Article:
Food sector profits slip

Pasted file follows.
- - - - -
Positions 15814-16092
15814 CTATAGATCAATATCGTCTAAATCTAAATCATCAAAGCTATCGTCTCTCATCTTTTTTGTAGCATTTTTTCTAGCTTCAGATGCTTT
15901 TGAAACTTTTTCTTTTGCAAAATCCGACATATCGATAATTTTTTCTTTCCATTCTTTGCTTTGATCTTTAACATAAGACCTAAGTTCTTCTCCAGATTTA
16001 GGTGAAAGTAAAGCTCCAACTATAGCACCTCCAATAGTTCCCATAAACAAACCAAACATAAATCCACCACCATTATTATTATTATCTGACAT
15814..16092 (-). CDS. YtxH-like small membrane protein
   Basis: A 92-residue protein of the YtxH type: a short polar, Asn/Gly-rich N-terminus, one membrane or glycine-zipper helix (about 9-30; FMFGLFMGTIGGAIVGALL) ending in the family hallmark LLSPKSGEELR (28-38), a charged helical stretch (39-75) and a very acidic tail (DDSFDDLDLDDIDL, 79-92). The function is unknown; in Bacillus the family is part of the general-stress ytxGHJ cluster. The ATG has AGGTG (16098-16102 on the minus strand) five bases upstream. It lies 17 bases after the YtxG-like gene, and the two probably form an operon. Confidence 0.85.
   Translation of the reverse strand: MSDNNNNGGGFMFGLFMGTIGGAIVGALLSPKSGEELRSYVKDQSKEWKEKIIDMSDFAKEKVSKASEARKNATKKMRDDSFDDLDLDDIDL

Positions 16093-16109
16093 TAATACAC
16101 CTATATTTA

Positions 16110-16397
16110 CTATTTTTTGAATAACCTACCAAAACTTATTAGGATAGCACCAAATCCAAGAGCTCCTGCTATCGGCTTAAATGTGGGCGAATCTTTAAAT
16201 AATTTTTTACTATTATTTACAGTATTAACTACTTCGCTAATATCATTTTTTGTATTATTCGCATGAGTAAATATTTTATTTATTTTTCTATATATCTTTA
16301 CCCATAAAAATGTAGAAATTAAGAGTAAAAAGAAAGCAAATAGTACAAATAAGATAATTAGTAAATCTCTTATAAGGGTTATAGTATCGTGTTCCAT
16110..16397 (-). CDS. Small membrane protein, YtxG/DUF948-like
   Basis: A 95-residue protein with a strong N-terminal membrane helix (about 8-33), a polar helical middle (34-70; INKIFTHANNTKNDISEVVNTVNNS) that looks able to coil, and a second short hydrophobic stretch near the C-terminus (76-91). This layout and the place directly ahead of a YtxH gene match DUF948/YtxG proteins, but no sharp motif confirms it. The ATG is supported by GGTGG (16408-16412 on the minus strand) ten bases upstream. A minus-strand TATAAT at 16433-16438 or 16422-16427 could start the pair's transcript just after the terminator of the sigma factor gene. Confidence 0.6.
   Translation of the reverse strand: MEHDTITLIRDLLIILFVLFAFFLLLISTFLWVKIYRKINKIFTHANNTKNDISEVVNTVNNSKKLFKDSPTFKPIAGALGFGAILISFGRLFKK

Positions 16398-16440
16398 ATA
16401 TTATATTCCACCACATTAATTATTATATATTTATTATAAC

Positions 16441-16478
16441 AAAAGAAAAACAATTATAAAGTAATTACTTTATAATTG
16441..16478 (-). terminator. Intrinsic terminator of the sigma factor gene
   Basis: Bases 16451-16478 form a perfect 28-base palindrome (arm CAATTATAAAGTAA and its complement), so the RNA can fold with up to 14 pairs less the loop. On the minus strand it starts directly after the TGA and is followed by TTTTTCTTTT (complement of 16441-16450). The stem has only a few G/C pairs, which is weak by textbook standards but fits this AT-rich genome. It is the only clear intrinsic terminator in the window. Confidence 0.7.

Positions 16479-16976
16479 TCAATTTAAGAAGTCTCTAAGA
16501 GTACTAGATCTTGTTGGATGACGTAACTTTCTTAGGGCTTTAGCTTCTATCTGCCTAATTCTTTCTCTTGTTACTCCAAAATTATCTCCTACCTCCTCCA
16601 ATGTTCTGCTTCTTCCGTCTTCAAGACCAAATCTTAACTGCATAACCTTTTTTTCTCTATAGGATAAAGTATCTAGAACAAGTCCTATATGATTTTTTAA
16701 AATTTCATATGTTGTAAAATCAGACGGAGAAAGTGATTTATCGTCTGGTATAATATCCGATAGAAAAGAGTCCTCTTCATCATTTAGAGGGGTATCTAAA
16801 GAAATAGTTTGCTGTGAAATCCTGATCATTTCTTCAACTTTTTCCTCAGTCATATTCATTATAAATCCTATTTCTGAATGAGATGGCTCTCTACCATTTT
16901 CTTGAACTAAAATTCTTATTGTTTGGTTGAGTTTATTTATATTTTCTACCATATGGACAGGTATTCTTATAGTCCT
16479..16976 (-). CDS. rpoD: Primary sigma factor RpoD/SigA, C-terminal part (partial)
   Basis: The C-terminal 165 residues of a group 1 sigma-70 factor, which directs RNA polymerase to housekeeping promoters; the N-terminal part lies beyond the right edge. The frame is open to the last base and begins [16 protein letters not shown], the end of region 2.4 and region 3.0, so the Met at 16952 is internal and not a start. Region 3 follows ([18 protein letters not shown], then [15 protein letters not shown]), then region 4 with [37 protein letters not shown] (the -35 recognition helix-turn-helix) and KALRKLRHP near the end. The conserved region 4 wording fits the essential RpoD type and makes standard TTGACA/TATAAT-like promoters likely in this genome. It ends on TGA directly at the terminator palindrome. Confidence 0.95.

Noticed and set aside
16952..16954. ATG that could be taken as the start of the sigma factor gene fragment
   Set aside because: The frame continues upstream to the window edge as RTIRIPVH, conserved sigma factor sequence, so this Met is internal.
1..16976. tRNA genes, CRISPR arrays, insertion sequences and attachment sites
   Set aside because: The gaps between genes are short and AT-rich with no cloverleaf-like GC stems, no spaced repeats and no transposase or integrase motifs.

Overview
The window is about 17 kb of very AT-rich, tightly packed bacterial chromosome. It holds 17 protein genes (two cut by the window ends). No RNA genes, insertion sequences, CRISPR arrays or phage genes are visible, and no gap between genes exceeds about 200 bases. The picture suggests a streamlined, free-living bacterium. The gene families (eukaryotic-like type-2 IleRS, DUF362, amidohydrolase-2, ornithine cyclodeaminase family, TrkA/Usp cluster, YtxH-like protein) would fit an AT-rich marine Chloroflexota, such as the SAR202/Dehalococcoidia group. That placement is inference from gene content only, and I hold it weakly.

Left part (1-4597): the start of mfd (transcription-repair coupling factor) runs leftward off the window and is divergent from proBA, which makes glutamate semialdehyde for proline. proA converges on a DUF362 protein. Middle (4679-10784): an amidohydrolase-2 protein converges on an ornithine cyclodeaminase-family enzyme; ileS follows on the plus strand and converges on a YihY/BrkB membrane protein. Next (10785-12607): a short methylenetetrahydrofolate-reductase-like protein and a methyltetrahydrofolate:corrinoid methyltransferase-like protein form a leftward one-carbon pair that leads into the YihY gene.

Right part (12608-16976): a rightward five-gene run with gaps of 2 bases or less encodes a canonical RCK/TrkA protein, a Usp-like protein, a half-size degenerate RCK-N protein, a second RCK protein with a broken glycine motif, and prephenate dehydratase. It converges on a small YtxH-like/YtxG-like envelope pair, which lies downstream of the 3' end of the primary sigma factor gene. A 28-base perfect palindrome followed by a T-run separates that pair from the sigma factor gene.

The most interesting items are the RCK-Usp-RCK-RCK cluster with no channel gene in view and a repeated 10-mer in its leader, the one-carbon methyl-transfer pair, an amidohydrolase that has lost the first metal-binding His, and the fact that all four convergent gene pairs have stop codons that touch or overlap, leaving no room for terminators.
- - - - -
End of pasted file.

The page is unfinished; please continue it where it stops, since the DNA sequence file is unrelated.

The Greek food manufacturing sector in 2003 failed to live up to its reputation as the steam engine of Greek industry, sustaining a sharp decline in profitability despite a small rise in turnover, according to a sectoral study by Stat Bank. The total profits of the country’s 346 biggest food makers fell 15 percent from 345 million euros in 2002 to 293.6 million in 2003; total turnover rose 3 percent to 7.2 billion euros. Production and other key financial indicators in the sector, such as return on equity, deteriorated, although export performance was somewhat improved; 10 out of the 19 sub-sectors involved in the production and processing of foodstuffs showed reduced profitability. The study shows a tendency toward the emergence of two groups of firms: those that are maintaining and consolidating their presence both in Greece and abroad, despite market difficulties; and those that seem unable to stave off decline and have rapidly increasing losses. The total profits of the 272 profitable firms included in the sample rose 13.1 percent to 427 million euros; by contrast, the loss-makers saw themselves plunge 312 percent deeper into the red, to a total of almost 134 million euros. In other words, a small number of firms accumulated huge losses which blackened the picture of the sector as a whole. The study provides data on the distribution of profits per sector. The profit side is led by the five biggest coffee enterprises, whose combined profitability grew 5.55 percent to 82.8 million euros. Nestle Hellas, in particular, accounted for 27 percent of the total profitability of the 346 firms of the sample. The 30 firms in the fats/oils sector saw their profits rise from 37.1 million euros in 2002 to 43.6 million last year. In this sector, too, there was a concentration of profits, with the five biggest firms, Elais, Soya Mills, Soya Hellas, Minerva and Diem accounting for 97 percent of the total. The lion’s share went to Elais, whose profits rose from 20.6 million euros in 2002 to 29.1 million in 2003. Competition further intensified in the dairy products industry. Delta consolidated its dominant position with its two offshoots, Delta Milk and Delta Ice Cream, accounting for 60 percent of the total profitability of the 37 biggest dairy products makers. Its rival FAGE, though it realized the highest turnover, saw its profitability slowing down considerably. Other notable profit performers were Mevgal, Kolios, Tyras, Dodoni, Evga and Kri-Kri. Despite a fall in profits, the sugar product makers’ sector was in fourth position out of the 19. The sector’s 29 firms reported profits totaling 33 million euros, led by the Hellenic Sugar Industry and chocolate makers Pavlides and Ion. The catering industry’s 15 firms included in the sample reported a 69 percent surge in profits as a whole to 32 million euros. The 38 bakeries’ total profits rose 14.6 percent to 19 million euros. The most profitable were Papadopoulos Biscuits, Katselis and Nendos. Among the sectors with profit totals of more than 10 million euros were snacks and pasta makers, where Misko dominates. Melissa is another competitive firm, while Corona returned to profitability. Separately, Agricultural Development and Foods Minister Savvas Tsitouridis said after meeting with the board of the Association of Greek Food Manufacturers that «we shall continue our cooperation with a view to finding very specific solutions and attain very specific targets concerning the best possible promotion of our farm products and foodstuffs.»